Weekend Round-Up 2007 #29

The Age

Peter Craven tackles the new J.M. Coetzee novel, Diary of a Bad Year, and finds the author is continuing his recent novelistic interests.

Whatever you make of it Coetzee's recent "Australian" work has been minimalist, self-reflexive and concerned with the micro-dramas of a novelistic sensibility with an intimate resemblance to his own. They are books about the kind of people who write books and they tend to integrate as found objects the workaday writing, if not the experience, of J. M. Coetzee, eminent writer and man of sensibility, now resident in Australia.

And so it is with his new book, Diary of a Bad Year...[the novel] is a remarkable book full of passion and wisdom and constantly illuminated by the author's adherence to the truth that shines from the smallest situation or the touch of sensuality that trails from the margin of the most momentous thought.

Needless to say, Craven is pretty impressed with the work: "In his smallest jotting on the page Coetzee is a master we scarcely deserve."

Simon Clews found much to enjoy in Patriot Act by James Phelan, which is the author's second novel featuring ex-navy, investigative journalist Lachlan Fox...Written at breakneck pace using techniques such as filmic intercutting between alternating scenes that build towards a climax, Patriot Act almost owes more to the modern blockbuster action film, than to any literary heritage."

The Zookeeper's War is Stephen Conte's debut novel, and John Bailey finds that the author's unforced style works in the book's favour: "Conte's prose style is unhurried and unforced, rarely indulging in acrobatic feats and only occasionally hinting at the journeyman status sometimes evident in first novels."

The Australian

If the past few weeks is anything to go by, Gerald Stone's latest book, Who Killed Channel 9? is certainly topical. With the departure of the Chief Executive, and the head of the News Department, the tv network is really on the nose. As Allan Hogan puts it: "Gerald Stone is in no doubt about the answer to the question he poses as the title of his latest book. It wasn't Colonel Mustard in the ballroom with the candlestick, it was John Alexander in the boardroom with the bludgeon...The way Stone sees it, Alexander wanted to fix Channel 9 when it wasn't broken. As the head of Kerry Packer's PBL Media, Alexander's bungling interference led to the departure of Nine's most talented executives. And they didn't leave for quiet retirement; they walked into the welcoming arms of Nine's bitter rival, Channel 7. It wasn't long before Nine's long supremacy in the ratings wars was over." He'll either get a cushy retirement package or get picked up by another network where he can weave his magic all over again.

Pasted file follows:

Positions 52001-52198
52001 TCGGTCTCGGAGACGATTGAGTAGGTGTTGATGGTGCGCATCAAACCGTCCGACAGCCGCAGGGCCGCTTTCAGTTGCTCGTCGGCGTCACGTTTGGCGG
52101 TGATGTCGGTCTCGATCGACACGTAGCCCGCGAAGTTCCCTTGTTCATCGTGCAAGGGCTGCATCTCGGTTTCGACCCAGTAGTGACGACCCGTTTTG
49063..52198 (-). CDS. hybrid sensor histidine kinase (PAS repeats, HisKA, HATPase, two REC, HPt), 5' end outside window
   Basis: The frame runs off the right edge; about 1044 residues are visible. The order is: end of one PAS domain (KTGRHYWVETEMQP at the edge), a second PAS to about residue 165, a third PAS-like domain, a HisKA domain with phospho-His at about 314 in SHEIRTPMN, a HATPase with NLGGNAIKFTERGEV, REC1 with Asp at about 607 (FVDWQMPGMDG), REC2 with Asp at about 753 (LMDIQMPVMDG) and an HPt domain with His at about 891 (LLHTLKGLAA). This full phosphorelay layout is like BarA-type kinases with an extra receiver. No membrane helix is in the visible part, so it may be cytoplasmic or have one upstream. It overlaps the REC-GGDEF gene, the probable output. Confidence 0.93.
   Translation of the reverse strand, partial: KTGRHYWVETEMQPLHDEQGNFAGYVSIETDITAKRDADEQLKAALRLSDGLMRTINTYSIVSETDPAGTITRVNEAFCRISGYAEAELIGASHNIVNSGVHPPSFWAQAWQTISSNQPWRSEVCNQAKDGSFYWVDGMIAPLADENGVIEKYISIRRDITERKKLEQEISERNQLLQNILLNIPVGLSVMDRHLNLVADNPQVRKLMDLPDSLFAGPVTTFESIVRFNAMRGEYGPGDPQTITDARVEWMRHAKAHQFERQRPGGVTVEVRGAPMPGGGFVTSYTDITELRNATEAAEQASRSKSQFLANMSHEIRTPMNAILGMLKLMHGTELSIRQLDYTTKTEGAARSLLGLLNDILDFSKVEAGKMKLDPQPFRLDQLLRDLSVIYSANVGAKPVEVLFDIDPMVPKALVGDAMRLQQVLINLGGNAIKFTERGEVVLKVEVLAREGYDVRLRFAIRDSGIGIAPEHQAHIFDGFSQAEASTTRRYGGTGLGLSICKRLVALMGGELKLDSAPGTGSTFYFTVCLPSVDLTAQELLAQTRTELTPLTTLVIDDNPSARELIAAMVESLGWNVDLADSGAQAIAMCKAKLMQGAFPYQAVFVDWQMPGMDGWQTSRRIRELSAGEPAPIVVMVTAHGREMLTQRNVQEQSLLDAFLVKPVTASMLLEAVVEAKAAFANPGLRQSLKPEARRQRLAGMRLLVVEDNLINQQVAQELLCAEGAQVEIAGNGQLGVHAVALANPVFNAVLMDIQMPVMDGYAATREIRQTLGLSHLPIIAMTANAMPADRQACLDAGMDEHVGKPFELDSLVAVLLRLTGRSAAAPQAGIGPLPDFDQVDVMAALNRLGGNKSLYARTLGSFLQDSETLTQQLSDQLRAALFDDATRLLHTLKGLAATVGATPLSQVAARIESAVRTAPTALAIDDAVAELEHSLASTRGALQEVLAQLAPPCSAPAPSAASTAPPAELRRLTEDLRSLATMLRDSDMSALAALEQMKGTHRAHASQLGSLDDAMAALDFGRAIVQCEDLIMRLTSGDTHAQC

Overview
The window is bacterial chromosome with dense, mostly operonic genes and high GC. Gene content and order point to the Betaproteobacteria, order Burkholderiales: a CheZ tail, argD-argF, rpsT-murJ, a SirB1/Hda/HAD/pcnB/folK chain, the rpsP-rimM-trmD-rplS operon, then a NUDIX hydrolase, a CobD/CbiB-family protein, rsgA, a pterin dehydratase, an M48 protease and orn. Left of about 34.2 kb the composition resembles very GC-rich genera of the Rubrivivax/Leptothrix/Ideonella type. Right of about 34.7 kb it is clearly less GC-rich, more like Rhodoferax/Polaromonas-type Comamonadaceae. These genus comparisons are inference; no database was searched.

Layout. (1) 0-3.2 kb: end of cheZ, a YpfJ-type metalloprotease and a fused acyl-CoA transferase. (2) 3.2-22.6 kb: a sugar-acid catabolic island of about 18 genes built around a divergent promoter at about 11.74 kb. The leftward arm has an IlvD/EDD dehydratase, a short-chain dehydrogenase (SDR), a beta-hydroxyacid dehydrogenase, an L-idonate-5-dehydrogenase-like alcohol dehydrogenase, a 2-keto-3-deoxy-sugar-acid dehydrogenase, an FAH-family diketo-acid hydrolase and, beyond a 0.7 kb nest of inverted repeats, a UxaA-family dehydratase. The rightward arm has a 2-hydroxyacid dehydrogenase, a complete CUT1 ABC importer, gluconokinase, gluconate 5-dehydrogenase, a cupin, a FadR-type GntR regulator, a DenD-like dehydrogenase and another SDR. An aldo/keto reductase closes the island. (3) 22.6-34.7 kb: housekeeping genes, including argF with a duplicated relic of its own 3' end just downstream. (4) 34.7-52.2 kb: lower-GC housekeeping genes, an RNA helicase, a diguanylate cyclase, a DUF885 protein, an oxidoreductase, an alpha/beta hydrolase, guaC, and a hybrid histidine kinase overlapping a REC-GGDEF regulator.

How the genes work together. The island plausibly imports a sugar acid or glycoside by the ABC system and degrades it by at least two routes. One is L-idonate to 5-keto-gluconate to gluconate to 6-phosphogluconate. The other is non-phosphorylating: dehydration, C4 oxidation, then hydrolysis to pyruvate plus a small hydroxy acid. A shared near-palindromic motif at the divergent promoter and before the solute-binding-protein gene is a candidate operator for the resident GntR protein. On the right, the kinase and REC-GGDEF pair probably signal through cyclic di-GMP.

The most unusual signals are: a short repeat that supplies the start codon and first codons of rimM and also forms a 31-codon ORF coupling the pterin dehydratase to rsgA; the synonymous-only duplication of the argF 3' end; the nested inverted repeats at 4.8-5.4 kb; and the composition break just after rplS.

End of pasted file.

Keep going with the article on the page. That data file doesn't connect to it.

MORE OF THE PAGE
Sidney Nolan produced some of the iconic Australian images in his art, especially his series on the bushranger Ned Kelly. So the new book, Nolan on Nolan: Sidney Nolan in His Own Words edited by Nancy Underhill, will be of interest to a lot of people. Giles Auty came to the book with some expectation, but left rather disappointed: "Most commentators agree that by nature Nolan was original, sensitive and lyrical. Indeed, based on such attributes, Nolan was apt to claim that he would have been equally at home channelling his creative impulses into written rather than visual art forms. Yet on the evidence of the present book this last idea seems something of a vain wish...Nolan's command of language, meaning and linguistic construction was insecure at best and certainly did not suggest successful alternative careers for him in the fields of prose or poetry."

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This page contains a single entry by Perry Middlemiss published on August 28, 2007 9:44 PM.

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